These mice carry a spontaneous mutation at the Sfn locus characterized by progressive and repetitive hair loss along with other morphological abnormalities.Read More +
This mutation shows complete penetrance in heterozygotes. These mice grow a normal appearing but probably somewhat dry first coat until the age of about 13 days; then hair loss begins and continues until the fur becomes sparse. Repeated growth and re-epilation follow without a definite pattern. Heterozygotes are slightly reduced in size and some may die before weaning, but adults are fully viable and fertile. Homozygotes die at birth from inability to breathe because of a closed oral cavity. At embryonic day 17 the skin of homozygotes is extremely thin and smooth with few vibrissae and hair follicles. The snout is truncated and the mouth closed. The limbs and tail are greatly shortened and held close to the trunk and the anal and urogenital orifices are closed. There are marked skeletal abnormalities and cleft palate. Homozygotes can be recognized at 13 days of gestation by their blunt limbs and stumpy tail. Between 13 and 15 days the nares and oral opening close, resulting in marked compression and abnormality of the structures in the area. Heterozygotes are recognizable at 18 days of gestation by edema of the feet and hemorrhagic tail tip. Histologically, at 19 days of gestation, skin of heterozygotes does not differ from +/+ skin. Skin of homozygotes is characterized by wide intercellular spaces and highly variable numbers and distribution of cells of the spinous, granular, and superficial layers. A 26.5 kDa protein, filaggrin, is absent, but filaggrin precursors appear to be present. In heterozygotes there is a high incidence of multiple cutaneous papillomas and squamous cell carcinomas.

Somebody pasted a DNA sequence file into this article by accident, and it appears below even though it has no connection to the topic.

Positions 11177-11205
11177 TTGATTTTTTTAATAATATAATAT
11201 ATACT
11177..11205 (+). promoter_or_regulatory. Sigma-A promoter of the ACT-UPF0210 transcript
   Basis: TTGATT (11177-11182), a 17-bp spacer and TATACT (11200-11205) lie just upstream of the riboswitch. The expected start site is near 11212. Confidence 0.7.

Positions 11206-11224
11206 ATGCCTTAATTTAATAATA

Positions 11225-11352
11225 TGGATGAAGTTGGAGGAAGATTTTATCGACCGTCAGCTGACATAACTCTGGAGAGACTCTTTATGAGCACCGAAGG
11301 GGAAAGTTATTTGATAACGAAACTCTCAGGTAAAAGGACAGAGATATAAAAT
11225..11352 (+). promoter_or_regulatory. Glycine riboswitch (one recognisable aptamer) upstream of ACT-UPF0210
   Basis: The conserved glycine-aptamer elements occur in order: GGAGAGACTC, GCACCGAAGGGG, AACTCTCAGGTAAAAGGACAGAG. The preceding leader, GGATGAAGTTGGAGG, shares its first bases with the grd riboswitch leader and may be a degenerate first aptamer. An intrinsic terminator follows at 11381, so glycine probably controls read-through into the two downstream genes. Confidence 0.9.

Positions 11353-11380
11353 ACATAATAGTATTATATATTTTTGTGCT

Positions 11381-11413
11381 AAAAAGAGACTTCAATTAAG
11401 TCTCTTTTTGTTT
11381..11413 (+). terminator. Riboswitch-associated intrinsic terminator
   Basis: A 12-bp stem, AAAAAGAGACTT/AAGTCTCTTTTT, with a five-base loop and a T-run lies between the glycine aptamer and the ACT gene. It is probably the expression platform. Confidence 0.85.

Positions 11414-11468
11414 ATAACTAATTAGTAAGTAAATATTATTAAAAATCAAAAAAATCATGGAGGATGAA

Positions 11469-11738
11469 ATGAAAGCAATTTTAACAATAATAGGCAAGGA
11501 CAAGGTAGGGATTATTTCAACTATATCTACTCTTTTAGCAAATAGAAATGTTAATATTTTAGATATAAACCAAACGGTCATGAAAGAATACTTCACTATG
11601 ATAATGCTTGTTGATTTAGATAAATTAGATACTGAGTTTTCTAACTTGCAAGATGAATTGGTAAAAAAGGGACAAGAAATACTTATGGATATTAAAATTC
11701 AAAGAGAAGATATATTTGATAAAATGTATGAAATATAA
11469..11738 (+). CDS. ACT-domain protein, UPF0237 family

The repeated epilation mutation arose in a random bred stock at Oak Ridge National Laboratory in approximately 1960 and was subsequently imported into The Jackson Laboratory for Dr. George Snell. Dr. Snell passed this mutation to Dr. Don Bailey who maintained this dominant mutation by continuous backcrossing to C57BL/6By. Dr. Bailey later transferred this congenic strain to Dr. Eva Eicher and in 1983 the breeding scheme changed to crossing a heterozygote to a (C57BL/6J-Aw-J/J x CBA/CaGnLeJ)F1 hybrid at each generation. In 1984 embryos were generated for cryopreservation from C57BL/6J females bred with B6CBACa Aw-J/A-SfnEr/J heterozygous males at generation N3F1.
|Allele Name||repeated epilation|
|Allele Type||Radiation induced|
|Gene Symbol and Name||Sfn, stratifin|
|Strain of Origin||Not Specified|
|General Note||Sfn is on Chr 4 close to pupoid fetus (pf), a mutant which SfnEr closely resembles.|
|Molecular Note||A single T insertion at base pair 622 causes a frame shift mutation at amino acid residue 207 truncating the C-terminus of the protein. This eliminates residues required for ligand interaction. Production of truncated protein was demonstrated immunologically. The hair-loss phenotype could be rescued using a Sfn containing transgene.|